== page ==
A Landmark in Poor Law Reform [Great Britain]. [Poor Laws]. Orders and Directions, Together With a Commission for the Better Administration of Iustice, And More Perfect Information of His Maiestie; How, And by Whom the Lawes and Statutes Tending to the Reliefe of the Poore, The Well Ordering and Training Up of Youth in Trades, And the Reformation of Disorders and Disordered Persons, Ande Executed Throughout the Kingdome: Which His Royall Maiestie Hath Commanded to be Published and Inquired of, By the Body of His Privie Councell, Whom He Hath Made Principall Commissioners for This Purpose. London: Imprinted...by Robert Barker and by the Assignes of Iohn Bill, 1630. [iv], 33, , 17 pp. With initial blank signed "A" not noted in the ESTC record. Quarto (6-3/4" x 4-3/4"). Recent quarter calf over marbled boards, gilt rules to calf edges, gilt fillets, title and date to spine, edges rouged. Moderate toning to interior, negligible light foxing and soiling to margins of a few pages, early marginal ink mark (crude manicule?) to p. , internally clean. A nice copy. $1,250. * One of three 1630 issues, the only one to include a list of the privy counselors and their responsibilities. Commonly referred to as the Book of Orders, this collection of royal edicts represents a landmark in poor law reform. As established under the reign of Elizabeth I, the poor laws empowered justices of the peace and churchwardens to register the poor and raise funds for their relief by setting a compulsory sum to be extracted from each parish. They also distinguished between the "worthy" poor, who would be provided monetary relief, and the "idle" poor, who would be treated as public nuisances. The versatility of the poor laws as a tool for social engineering is demonstrated by the wide range of the Book's stated goals: "the charitable reliefe of aged and impotent poore people," "the setting to work of idle persons," "the punishment of sundry Rogues and Vagabonds" and "the suppressing of that odious and loathesome sinne of Drunkennesse" (10-11). It established a royal commission of privy counselors to consolidate, supervise and approve the work of local JPs and sheriffs. This led to greater enforcement of the poor laws, both on behalf of the worthy poor and against the idle poor, but it also fostered resentment against Charles I and was viewed.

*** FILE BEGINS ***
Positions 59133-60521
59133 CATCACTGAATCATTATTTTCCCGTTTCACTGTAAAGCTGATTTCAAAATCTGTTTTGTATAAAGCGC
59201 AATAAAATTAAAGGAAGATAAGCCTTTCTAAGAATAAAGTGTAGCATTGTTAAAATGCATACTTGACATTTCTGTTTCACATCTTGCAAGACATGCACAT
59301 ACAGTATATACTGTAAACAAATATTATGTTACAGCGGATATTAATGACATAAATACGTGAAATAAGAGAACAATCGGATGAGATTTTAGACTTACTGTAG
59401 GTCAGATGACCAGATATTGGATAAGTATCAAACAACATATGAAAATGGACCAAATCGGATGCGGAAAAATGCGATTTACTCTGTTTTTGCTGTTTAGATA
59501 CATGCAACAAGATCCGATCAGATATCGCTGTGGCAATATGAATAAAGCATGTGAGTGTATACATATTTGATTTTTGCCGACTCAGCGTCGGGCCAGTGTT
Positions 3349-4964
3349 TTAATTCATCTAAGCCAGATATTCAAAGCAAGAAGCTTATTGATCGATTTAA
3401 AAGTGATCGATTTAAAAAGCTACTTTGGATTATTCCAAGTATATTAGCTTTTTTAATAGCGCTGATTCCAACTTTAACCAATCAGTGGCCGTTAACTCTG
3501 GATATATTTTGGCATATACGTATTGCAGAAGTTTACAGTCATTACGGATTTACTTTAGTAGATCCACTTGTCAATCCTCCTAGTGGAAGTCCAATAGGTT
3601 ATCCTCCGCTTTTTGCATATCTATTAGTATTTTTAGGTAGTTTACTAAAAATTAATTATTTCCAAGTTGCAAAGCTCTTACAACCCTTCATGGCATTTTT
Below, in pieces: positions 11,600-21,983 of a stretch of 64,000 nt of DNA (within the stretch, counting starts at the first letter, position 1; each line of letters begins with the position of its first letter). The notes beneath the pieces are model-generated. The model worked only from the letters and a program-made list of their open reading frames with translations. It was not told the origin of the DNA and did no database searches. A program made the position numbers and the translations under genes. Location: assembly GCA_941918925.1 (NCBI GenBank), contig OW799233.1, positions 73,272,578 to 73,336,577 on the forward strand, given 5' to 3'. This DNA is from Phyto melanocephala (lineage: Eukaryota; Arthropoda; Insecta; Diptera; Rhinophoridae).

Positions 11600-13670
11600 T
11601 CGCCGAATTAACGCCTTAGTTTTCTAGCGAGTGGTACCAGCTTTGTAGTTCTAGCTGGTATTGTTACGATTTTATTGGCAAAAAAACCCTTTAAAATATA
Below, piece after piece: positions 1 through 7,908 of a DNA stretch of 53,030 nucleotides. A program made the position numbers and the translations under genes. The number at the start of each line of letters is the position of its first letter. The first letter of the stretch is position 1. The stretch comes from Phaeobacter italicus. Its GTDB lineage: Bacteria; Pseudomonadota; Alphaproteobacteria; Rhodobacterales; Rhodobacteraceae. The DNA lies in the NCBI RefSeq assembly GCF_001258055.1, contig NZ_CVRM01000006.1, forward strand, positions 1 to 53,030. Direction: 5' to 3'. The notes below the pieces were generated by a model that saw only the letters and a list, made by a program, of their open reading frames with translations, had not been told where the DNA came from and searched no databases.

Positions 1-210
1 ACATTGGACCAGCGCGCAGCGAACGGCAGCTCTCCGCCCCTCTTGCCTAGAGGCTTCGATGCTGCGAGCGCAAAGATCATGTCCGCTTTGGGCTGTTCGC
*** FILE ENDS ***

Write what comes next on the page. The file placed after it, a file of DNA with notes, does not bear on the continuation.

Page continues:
Book number 74505